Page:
Facilitation of postural limb reflexes in spinal rabbits by serotonergic agonist administration, epidural electrical stimulation, and postural training.

VF Lyalka, LJ Hsu, Anastasia Nyström, PV Zelenin, GN Orlovsky, TG Deliagina

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12 Citations (SciVal)

Abstract

In quadrupeds, spinalization in the thoracic region severely impairs postural control in the hindquarters. The goal of this study was to improve postural functions in chronic spinal rabbits by regular application of different factors: intrathecal injection of the 5-HT(2) agonist (±)-1-(2,5-dimethoxy-4-iodophenyl)-2-aminopropane hydrochloride (DOI), epidural electrical spinal cord stimulation (EES), and specific postural training (SPT). The factors were used either alone (SPT group) or in combination (DOI+SPT, EES+SPT, and DOI+EES+SPT groups) or not used (control group). It was found that in none of these groups did normal postural corrective movements in response to lateral tilts of the supporting platform reappear within the month of treatment. In control group, reduced irregular electromyographic (EMG) responses, either correctly or incorrectly phased in relation to tilts, were observed. By contrast, in DOI+SPT and EES+SPT groups, a gradual threefold increase in the proportion of correctly phased EMG responses (compared with control) was observed. The increase was smaller in DOI+EES+SPT and SPT groups. Dissimilarly to these long-term effects, short-term effects of DOI and EES were weak or absent. In addition, gradual development of oscillatory EMG activity in the responses to tilts, characteristic for the control group, was retarded in DOI+SPT, EES+SPT, DOI+EES+SPT, and SPT groups. Thus regular application of the three tested factors and their combinations caused progressive, long-lasting plastic changes in the isolated spinal networks, resulting in the facilitation of spinal postural reflexes and in the retardation of the development of oscillatory EMG activity. The facilitated reflexes, however, were insufficient for normal postural functions.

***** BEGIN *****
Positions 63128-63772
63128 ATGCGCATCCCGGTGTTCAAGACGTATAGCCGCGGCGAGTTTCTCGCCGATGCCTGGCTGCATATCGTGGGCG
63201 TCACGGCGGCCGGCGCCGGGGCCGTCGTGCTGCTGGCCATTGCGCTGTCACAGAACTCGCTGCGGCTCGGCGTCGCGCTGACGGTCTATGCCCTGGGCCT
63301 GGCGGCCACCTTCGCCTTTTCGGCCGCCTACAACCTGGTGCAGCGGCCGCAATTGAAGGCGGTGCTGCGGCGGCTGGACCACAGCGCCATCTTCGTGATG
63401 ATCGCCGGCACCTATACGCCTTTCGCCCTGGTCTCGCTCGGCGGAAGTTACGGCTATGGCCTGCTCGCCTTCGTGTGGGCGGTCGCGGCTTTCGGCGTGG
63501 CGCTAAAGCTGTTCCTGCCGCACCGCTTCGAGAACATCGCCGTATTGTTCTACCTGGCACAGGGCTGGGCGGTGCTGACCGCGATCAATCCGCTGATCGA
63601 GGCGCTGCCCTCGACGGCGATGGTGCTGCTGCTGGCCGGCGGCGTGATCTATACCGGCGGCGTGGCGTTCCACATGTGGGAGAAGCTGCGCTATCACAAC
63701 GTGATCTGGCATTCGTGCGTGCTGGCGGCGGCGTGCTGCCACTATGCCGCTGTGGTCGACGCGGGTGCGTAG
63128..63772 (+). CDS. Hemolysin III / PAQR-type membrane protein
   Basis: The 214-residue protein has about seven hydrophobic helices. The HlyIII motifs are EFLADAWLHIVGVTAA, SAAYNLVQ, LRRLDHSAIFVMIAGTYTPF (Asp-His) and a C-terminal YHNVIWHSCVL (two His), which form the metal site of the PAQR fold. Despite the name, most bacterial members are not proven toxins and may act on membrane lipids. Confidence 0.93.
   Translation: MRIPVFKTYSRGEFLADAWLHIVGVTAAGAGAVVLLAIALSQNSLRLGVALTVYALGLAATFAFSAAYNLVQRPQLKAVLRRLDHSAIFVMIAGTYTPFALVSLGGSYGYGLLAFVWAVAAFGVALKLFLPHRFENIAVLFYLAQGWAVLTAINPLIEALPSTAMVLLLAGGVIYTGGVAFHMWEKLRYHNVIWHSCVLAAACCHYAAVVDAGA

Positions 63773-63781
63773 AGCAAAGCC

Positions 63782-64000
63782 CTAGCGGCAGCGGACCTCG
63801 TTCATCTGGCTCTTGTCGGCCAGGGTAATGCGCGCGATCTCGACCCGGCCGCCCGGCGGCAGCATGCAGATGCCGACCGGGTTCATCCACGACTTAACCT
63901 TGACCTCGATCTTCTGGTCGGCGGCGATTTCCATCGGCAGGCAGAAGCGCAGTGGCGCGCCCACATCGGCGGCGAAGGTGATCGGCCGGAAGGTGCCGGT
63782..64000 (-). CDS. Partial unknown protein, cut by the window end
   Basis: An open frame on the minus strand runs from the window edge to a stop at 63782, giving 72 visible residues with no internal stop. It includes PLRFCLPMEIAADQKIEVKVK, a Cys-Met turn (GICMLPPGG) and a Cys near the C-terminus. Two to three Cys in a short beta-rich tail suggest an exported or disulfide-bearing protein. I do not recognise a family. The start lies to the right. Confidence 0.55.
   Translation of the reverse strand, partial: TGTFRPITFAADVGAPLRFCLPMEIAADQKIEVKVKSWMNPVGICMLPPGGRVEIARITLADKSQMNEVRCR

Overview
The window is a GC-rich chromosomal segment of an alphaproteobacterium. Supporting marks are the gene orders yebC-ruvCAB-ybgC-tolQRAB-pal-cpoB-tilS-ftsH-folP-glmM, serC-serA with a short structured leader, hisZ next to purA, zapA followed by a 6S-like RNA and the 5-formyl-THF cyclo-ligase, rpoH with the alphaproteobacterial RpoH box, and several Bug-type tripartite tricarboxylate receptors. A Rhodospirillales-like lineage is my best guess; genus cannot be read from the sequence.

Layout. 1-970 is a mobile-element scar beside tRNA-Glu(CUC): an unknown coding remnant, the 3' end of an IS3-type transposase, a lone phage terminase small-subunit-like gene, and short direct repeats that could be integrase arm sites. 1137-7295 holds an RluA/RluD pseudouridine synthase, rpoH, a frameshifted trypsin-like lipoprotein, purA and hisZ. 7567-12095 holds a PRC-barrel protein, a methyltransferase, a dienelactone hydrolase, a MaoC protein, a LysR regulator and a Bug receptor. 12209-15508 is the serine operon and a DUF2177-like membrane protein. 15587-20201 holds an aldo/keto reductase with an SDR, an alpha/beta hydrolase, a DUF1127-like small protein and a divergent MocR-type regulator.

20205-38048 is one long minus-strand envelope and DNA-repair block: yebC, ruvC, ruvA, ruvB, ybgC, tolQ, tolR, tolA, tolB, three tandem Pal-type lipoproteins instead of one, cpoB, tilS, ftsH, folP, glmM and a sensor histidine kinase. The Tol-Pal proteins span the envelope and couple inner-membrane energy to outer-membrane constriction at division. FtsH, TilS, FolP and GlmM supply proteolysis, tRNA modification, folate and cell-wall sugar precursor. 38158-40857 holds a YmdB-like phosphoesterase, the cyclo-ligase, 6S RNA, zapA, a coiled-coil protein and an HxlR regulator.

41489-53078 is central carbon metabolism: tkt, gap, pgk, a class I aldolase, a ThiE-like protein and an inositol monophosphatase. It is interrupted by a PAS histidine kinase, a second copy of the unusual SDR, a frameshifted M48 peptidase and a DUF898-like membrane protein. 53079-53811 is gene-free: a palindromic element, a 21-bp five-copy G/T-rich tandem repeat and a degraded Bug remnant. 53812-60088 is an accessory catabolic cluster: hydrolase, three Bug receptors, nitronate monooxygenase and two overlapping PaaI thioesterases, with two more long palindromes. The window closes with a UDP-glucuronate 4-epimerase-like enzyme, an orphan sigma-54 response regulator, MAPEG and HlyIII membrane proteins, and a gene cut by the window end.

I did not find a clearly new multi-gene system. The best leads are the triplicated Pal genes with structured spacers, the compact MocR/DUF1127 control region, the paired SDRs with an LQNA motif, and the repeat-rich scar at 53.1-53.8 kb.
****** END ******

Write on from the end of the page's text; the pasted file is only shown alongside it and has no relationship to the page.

Original languageEnglish
JournalJournal of Neurophysiology
Publication statusPublished - 2011

Subject classification (UKÄ)

  • Otorhinolaryngology

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